In Turner we set forth a number of factors drawn from White and Zimmer relevant to a determination of whether a minority group actually lacks meaningful access to the political process:


'Among the factors entitled to consideration are the continuing effects of past discrimination on the minority group's ability to participate in the political process, the opportunity for the minority group to participate in the candidate selection process, the responsiveness of elected officials to the particular concerns of the minority group, and the strength of the state interest in multi-member of at-large voting.


Furthermore, both White v. Regester and Zimmer recognized that the presence of various structural voting devices such as a majority vote requirement, anti-single shot voting, large districts, and lack of residency requirements in a district or its geographical subdivisions may increase the potential for dilution under a multi-member or at-large arrangement. Dilution, as with so many complex factual determinations turns on an aggregation of the circumstances.' Turner, supra, 490 F.2d at 194.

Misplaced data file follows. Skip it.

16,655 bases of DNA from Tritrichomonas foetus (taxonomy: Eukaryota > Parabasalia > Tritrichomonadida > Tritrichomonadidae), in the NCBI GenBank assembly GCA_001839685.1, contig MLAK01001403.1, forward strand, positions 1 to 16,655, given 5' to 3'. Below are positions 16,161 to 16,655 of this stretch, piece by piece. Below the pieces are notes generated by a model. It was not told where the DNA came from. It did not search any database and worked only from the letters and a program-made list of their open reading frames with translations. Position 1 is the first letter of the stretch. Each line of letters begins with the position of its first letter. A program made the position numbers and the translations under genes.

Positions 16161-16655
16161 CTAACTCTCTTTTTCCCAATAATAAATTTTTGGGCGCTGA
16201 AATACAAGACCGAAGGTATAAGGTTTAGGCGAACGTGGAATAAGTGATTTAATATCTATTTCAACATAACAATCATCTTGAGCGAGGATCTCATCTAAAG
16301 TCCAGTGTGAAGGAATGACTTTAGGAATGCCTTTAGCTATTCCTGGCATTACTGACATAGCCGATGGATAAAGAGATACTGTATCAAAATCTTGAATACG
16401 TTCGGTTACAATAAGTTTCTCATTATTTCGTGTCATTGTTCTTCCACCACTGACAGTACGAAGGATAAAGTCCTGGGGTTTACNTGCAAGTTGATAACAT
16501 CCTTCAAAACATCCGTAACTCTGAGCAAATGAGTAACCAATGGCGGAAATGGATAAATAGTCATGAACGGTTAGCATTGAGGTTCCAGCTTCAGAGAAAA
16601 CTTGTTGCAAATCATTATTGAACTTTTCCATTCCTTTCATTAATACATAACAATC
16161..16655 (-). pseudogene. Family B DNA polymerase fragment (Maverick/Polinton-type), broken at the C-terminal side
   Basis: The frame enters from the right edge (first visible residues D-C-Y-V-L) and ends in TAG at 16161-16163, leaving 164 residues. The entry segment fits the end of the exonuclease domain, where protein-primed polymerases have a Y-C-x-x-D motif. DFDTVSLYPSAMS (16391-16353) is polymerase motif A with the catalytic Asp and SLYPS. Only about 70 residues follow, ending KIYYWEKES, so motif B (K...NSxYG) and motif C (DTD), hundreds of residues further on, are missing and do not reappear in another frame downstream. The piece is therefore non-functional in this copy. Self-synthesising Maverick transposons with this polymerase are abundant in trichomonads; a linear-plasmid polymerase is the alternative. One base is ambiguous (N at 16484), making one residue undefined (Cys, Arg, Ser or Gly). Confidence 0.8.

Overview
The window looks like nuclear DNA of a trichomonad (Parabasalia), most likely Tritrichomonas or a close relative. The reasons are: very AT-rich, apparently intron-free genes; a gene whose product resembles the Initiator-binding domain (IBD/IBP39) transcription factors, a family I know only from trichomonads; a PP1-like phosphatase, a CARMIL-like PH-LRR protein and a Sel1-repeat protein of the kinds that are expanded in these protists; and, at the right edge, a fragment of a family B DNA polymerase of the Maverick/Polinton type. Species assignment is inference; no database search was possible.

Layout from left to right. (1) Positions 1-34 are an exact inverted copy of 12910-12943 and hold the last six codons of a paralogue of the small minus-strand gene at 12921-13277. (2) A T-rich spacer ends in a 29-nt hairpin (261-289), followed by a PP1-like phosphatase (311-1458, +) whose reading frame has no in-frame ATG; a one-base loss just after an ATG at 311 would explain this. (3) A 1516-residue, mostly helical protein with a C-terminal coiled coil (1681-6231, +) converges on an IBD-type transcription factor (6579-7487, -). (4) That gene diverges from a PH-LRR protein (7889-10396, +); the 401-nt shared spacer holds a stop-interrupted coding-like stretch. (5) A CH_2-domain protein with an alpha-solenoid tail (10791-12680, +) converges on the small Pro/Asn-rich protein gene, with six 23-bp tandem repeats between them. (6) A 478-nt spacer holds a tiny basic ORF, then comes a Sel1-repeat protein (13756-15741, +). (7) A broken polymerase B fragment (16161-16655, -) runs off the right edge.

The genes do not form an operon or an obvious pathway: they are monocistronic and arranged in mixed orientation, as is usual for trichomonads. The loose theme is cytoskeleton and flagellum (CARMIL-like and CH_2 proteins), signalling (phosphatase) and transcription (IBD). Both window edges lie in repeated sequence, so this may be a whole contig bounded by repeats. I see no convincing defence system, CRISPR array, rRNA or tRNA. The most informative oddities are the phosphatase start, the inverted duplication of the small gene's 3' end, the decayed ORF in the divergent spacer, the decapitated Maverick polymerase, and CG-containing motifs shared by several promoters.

Consideration of the evidence below in the light of these factors emphasizes the dearth of appellees' proof. Neither the record nor the district court's findings indicates difficulty on behalf of blacks in registering to vote, in choosing the political party they desire to support, in meaningfully participating in party activities, in qualifying as candidates for a desired office, in participating in the candidate selection process, or in participating meaningfully in any other portion of the political process. The record does not evidence a state policy favoring multi-member districts that is rooted in racial discrimination, nor does it indicate a lack of responsiveness on behalf of elected officials to the particular concerns of the black community.